ROME — Bishops certainly have had bad weeks before. One thinks, for example, of the unfortunate late Cardinal Michele Giordano of Naples, who, when it was announced in 1999 that he was under investigation for a Ponzi scheme run by his brother with archdiocesan funds, gave an interview in which he insisted he couldn’t be complicit because he wasn’t smart enough to understand what was going on.

In the annals of such bad weeks, however, a special place now must be reserved for Archbishop Éric de Moulins-Beaufort of Reims, France, who, in one seven-day span, has managed to infuriate both victims of clerical sexual abuse and faithful Catholics most inclined to defend the Church when it’s under attack.

After having apologized for his “clumsy” wording a week ago in which he appeared to assert that the seal of the confessional was above the laws of the French Republic, Archbishop de Moulins-Beaufort, president of the French bishops’ conference, now has sparked outrage in Catholic circles after headlines around the world Wednesday reported he said child protection actually overrides the secrecy of the confessional.

“The scope of the violence and sexual assaults against minors revealed by the report demands that the Church revise its practices in light of this reality,” he said. “It is therefore necessary to reconcile the nature of confession with the need to protect children.”

In all honesty, the archbishop probably didn’t intend to give rise to either impression, but his struggles to make himself clear reflect the hyper-sensitivity of the situation in which the French Church now finds itself.

Like his American, Irish, Canadian, German, Belgian, and English confreres, and like bishops anywhere when the clerical abuse crisis detonates in their own backyard, Archbishop de Moulins-Beaufort has to get two things across to the French public, which are often difficult to reconcile in the court of popular opinion.

First, that the Catholic Church is fully and inexorably committed to collaboration and transparency with regard to civil and criminal justice systems, and that the Church will satisfy or exceed all civil laws with regard to reporting abuse.

Second, that the Catholic Church is also committed to the integrity of its faith and sacramental life, which includes defending the inviolability of the confessional seal.

Pope Francis and four French bishops gather for silent prayer for victims of abuses committed by members of the clergy, prior to the pope's general audience at the Vatican, Oct. 6. The bishops were visiting Rome following a report on sexual abuse in France that estimates more than 200,000 children were abused by priests since 1950, and more than 100,000 others were abused by lay employees of church institutions. (CNS photo/Vatican Media)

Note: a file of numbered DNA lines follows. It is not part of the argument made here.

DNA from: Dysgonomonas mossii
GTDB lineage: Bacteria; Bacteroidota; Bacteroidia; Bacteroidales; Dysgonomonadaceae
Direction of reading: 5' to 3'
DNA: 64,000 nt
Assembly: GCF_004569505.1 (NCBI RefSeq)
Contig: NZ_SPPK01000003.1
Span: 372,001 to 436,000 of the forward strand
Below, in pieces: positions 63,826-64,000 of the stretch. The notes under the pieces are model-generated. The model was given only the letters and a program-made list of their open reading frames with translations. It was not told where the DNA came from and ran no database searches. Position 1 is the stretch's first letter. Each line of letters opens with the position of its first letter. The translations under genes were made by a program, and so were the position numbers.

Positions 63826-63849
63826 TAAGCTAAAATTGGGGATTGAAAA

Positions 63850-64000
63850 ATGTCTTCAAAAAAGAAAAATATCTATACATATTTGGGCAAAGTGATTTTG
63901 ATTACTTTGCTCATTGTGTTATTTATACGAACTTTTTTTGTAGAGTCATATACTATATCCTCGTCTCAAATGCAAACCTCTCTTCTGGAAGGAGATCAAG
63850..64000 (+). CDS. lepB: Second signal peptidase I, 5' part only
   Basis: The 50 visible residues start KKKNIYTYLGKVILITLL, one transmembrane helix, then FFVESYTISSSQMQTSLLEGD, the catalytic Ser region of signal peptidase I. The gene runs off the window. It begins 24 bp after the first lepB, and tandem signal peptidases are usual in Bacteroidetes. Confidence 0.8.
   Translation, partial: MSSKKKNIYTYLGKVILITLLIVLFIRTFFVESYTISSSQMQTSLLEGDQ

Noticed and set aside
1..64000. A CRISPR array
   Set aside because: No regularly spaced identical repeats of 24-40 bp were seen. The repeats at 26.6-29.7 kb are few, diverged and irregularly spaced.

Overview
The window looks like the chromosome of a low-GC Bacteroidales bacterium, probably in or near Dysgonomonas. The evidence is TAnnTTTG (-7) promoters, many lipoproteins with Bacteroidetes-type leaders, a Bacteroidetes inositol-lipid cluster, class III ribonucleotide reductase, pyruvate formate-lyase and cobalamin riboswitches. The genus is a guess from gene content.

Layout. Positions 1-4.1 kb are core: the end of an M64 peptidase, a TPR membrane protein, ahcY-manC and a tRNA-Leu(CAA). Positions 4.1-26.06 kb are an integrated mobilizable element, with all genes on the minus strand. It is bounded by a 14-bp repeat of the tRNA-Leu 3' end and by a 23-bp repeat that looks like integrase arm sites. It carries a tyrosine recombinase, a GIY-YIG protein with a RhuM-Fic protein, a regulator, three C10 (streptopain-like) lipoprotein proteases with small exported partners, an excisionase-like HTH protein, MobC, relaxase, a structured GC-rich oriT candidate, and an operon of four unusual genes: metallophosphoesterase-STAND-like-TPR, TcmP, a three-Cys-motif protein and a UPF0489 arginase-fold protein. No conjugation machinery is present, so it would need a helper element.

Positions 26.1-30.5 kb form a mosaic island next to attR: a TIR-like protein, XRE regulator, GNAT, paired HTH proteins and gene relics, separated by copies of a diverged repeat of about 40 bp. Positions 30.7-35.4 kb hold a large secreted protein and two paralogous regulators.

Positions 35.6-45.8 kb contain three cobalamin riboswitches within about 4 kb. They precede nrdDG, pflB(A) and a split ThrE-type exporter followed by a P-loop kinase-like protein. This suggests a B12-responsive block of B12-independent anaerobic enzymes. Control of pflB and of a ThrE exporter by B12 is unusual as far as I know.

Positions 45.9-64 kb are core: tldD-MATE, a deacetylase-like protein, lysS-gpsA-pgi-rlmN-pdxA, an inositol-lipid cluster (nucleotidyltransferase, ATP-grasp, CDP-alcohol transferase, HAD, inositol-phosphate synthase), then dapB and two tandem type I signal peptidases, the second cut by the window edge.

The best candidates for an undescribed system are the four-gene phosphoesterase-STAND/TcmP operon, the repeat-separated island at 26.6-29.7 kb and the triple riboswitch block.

Perhaps the problem here is that it’s Archbishop de Moulins-Beaufort answering the questions, which means that virtually anything he says will be styled as defensive and rooted in institutional self-interest rather than genuine concern for the welfare of abuse survivors.

It’s not really his fault, of course. When a scandal erupts, reporters don’t want to be passed off to underlings, they want to hear from the CEO. Still, what would be truly helpful when the next controversy around the seal of the confessional erupts is to hear, not from bishops, but from survivors of abuse themselves, because what they’d have to say would be illuminating.

Over the years I’ve interviewed multiple survivors on this issue, and not just those who join movements, attend rallies, and call press conferences, but also those who are quietly trying to put their lives back together and achieve a sort of spiritual and personal peace.

Almost to a person, they’ve told me that repealing the seal of the confessional not only wouldn’t promote child protection, it might actually impede it.

Here’s why.

In general, abuser priests don’t reveal their abuse in the confessional. They’re master compartmentalizers and rationalizers, and either don’t regard their conduct as sinful or simply push it to the side psychologically and don’t address it. In either event, they’re not going to bring it up with a fellow priest, regardless of the context.

The only situation in which a priest is likely to hear about clerical abuse in the confessional, therefore, is if a victim brings it up, usually because they’re carrying some burden of guilt, thinking they either brought it on themselves or didn’t do enough to resist it. At this stage in the journey, the victim often is unwilling to disclose the experience publicly, and the only reason they’re willing to do so in confession is because they know the priest is under an absolute obligation never to tell anyone what they discussed.

Sometimes, with patience and good pastoral counseling, the victim eventually decides to come forward and make a formal accusation against the abuser. In other cases, based on the realities of their own circumstances and what it means for them to heal, they opt not to do so. In any event, the confessional is one environment in which it’s the wishes of the victim, and no one else, that reign supreme.

Take that away, and, in all likelihood, the only thing you’ll accomplish is to make it less likely that a certain share of victims ever come forward.

While it may be tough for the de Moulins-Beauforts of the world to say so out loud while the fires are raging, that doesn’t make it any less true. Perhaps what the French Church ought to be doing right now is spending less time crafting the next episcopal statement, and more time finding survivors who, at least on this point, can tell the story for them.